In this account of women’s role in the Egyptian revolution, I am interested in fleshing out—so to speak—the conditions within which the gendered body comes to be a signifying agent of collective action and of transformation; how it can be (re)constituted in revolutionary narrative and in the (re)articulation of revolutionary desire and civil disobedience. This study aims at understanding gendered corporeality in the Middle Eastern and North African context by examining the relationship between governmentality and neoliberal transformations in Egypt and the emerging forms of violence, dissent and gendered identities in the region. Specifically, this books asks the following questions: What are the practices and processes through which the gendered body in the Middle East and North Africa is constituted, experienced, regulated and represented? How do bodies intervene within these spaces of regulation? And, how can we begin to articulate an analysis of the contours of corporeality in the region?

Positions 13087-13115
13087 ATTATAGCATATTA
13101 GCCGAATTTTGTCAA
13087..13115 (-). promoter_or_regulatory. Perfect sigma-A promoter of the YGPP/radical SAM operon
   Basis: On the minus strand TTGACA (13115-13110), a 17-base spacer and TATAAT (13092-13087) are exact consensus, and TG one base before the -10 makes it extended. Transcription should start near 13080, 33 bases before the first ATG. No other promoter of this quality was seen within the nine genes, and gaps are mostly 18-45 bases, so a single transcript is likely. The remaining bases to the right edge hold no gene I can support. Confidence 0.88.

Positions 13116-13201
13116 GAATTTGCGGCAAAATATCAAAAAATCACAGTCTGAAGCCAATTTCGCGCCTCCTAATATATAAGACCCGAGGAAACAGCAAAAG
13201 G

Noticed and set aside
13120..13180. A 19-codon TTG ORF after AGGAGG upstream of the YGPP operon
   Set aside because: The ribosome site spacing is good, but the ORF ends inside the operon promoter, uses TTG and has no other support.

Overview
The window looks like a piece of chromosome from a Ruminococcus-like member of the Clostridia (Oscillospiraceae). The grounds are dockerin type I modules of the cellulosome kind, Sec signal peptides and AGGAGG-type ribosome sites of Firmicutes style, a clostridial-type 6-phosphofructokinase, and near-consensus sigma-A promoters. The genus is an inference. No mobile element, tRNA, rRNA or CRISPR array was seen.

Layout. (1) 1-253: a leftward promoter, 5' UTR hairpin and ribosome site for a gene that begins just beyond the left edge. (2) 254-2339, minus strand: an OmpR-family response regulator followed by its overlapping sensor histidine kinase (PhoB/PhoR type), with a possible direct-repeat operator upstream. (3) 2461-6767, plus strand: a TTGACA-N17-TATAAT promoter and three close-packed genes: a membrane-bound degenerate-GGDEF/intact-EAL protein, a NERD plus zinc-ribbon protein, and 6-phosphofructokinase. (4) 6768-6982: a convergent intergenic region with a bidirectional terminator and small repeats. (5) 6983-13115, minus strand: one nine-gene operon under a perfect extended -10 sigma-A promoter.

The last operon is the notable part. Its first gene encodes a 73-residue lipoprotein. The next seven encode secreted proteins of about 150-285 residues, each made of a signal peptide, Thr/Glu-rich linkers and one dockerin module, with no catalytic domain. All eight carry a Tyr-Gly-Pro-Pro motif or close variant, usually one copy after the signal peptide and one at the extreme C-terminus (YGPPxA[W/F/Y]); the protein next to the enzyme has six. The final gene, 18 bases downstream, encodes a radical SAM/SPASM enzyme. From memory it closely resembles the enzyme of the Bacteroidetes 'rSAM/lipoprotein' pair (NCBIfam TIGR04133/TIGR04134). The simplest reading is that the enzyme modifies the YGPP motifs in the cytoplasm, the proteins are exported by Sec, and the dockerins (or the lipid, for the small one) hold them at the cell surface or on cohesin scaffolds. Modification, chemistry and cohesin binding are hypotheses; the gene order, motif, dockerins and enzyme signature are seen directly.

By compiling Egyptian women’s accounts of the events of January 25th and beyond, my aim is to reconstruct their embodied revolutionary actions. Women’s narratives link corporeal practices to recollected knowledge where bodies become (re) imbued with revolution through narration. To refer to the potency of memory as a heightened form of remembering and as repeated experience, I use the term “rememory” from Toni Morrison’s Beloved (1987). In her epic saga about the history of American slavery Morrison’s “rememory” illustrates how women experiencing the scars of trauma and slavery come to engage with their repressed memories. Her characters exhume their painful memories against an impulse to move on and forget, against a spiral of refusal and acceptance. These rememories become a powerful tool for them to restore their identities, histories and sense of community. In some ways, the revolutionary women interviewed here also continue through rememory to engage with their struggle to reconcile their revolutionary experiences with a difficult present and an unknown future. Acts of remembering can be visceral, since the body is the locus of memory. I use “rememory” in this work more as an ongoing process than a sporadic act of recollection, to emphasize the inseparability of the links between the corporeal and material with the narrative and discursive. Rememory and the body are inseparable in reconceiving the transformative potential of revolutionary historiography. This is because as-I-see-it, the process of writing on the body—of intextuating it with rebellion often takes place in the narratives of revolutionary women. By linking corporeal practices to recollected knowledge, Paul Connerton views this process as one that shapes subjectivities and identities through shared social memory. Societies remember through memory of action and how it reconstitutes the body, he asserts (1989). The rememories of protest collected in this volume are where bodies and narratives both take shape and where, I believe, lies their potential to reactivate revolutionary bodies.